Review: The Secret History

I don’t know where to begin or how to write a proper review for this book. I believe The Secret History is considered a contemporary classic because it has many layers that can be peeled off — just to reveal more layers underneath. An in-depth analysis can result from a literary and philosophical point of view. If you’re looking forward to such an analysis, I am sorry to disappoint you.

Here goes my attempt at a review, anyway.

In simple terms, the story is about a murder. But it goes beyond that, the main themes being morality, guilt, social class, illusion, and the way beauty and horror correlate. Is an action truly wrong if the motives were for the right reasons? What can drive the seemingly cold-hearted characters to the verge of madness?

The characters were morally grey and privileged. I couldn’t empathize with them, as they were aware of their actions and possible consequences, but proceeded regardless. They went down a rabbit hole that soon became a bad omen. But the purpose of this book is not to provide us with likable characters we can be fond of, quite the opposite. It simply reveals their ugly truths hidden behind seemingly perfect facades. It’s the reason why the main character, Richard Papen, is an unreliable narrator — although it becomes more visible towards the end.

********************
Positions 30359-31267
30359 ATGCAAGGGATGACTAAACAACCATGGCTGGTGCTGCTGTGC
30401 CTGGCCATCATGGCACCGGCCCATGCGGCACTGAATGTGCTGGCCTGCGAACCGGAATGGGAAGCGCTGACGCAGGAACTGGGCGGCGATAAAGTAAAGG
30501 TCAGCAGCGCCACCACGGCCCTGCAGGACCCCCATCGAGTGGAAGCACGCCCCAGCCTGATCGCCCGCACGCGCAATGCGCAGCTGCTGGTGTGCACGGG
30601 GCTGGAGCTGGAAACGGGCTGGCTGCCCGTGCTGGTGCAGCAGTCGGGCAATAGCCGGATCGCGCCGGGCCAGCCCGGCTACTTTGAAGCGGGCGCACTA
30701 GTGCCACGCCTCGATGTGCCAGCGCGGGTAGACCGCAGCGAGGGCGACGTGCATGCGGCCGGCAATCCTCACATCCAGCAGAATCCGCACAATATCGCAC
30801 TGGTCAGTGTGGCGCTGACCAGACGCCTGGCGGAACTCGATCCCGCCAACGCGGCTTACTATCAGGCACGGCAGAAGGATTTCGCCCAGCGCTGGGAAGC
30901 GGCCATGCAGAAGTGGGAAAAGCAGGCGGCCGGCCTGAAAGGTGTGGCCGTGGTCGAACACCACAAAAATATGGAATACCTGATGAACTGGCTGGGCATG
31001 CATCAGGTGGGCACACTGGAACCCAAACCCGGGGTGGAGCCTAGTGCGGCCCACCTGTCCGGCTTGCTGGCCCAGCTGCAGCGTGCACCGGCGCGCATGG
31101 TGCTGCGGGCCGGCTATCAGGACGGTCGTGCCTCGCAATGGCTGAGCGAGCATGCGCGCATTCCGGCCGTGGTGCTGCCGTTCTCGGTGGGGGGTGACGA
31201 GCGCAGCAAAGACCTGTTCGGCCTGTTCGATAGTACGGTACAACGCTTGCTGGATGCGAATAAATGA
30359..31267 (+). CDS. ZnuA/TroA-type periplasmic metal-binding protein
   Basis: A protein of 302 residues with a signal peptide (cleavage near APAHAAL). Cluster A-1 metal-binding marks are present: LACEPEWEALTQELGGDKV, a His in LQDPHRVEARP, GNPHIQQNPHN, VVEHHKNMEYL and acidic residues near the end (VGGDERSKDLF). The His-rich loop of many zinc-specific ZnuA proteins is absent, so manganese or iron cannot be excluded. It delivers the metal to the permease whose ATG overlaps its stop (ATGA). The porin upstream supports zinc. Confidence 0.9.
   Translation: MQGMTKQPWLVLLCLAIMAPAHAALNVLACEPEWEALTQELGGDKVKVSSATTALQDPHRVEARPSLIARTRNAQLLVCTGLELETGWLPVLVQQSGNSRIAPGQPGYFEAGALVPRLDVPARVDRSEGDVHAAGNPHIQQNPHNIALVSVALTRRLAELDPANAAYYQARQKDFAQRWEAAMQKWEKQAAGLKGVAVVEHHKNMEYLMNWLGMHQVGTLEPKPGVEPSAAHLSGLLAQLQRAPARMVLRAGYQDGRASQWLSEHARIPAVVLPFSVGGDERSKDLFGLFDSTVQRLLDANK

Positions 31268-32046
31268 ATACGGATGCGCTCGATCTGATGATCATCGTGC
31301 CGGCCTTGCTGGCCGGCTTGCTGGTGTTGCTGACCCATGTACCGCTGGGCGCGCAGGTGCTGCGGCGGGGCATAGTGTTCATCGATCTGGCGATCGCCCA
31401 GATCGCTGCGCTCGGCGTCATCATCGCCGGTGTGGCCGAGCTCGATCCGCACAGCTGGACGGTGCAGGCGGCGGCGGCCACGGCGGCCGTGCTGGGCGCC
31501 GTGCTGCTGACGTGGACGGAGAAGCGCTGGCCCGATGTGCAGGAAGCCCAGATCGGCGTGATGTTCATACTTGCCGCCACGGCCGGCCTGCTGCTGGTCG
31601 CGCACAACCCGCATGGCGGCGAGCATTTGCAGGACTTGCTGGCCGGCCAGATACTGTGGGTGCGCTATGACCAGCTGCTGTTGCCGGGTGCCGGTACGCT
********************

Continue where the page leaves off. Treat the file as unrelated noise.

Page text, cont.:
Donna Tartt’s writing was remarkable and impeccable. Reading this book felt like floating in the middle of Richard’s idyllic memories. Words that embrace the pages and transform into vivid images. Detailed descriptions, a dark atmospheric setting and gothic elements. This entire book is a mood by itself.

As for the plot, it started off well but then slowed down significantly. If you like fast-paced and plot-driven mysteries, The Secret History may not be for you. But if you’re looking forward to a character-driven novel in a disturbing setting, I highly recommend it.

My final rating is 4.5 / 5.

I’ve made it my rule of thumb to only give 5 stars to books that make me cry or that deeply affect me on an emotional level. This was not the case, but that doesn’t mean it hasn’t become a new favorite of mine. I suspect I’ll be rereading it at some point, sooner or later.

“Forgive me, for all the things I did but mostly for the ones that I did not.”

Donna Tartt, The Secret History


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